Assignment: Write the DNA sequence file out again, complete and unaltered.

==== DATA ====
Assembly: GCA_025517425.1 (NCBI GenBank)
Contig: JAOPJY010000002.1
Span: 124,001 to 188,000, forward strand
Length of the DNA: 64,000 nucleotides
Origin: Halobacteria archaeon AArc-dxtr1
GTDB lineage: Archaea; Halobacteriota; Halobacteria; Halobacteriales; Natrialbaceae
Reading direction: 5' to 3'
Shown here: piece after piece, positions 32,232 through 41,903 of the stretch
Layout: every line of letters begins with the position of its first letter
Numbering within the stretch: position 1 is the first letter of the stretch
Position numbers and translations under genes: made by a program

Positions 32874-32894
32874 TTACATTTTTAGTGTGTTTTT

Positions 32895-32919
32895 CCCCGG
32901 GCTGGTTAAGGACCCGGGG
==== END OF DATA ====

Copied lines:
Assembly: GCA_025517425.1 (NCBI GenBank)
Contig: JAOPJY010000002.1
Span: 124,001 to 188,000, forward strand
Length of the DNA: 64,000 nucleotides
Origin: Halobacteria archaeon AArc-dxtr1
GTDB lineage: Archaea; Halobacteriota; Halobacteria; Halobacteriales; Natrialbaceae
Reading direction: 5' to 3'
Shown here: piece after piece, positions 32,232 through 41,903 of the stretch
Layout: every line of letters begins with the position of its first letter
Numbering within the stretch: position 1 is the first letter of the stretch
Position numbers and translations under genes: made by a program

Positions 32874-32894
32874 TTACATTTTTAGTGTGTTTTT

Positions 32895-32919
32895 CCCCGG
32901 GCTGGTTAAGGACCCGGGG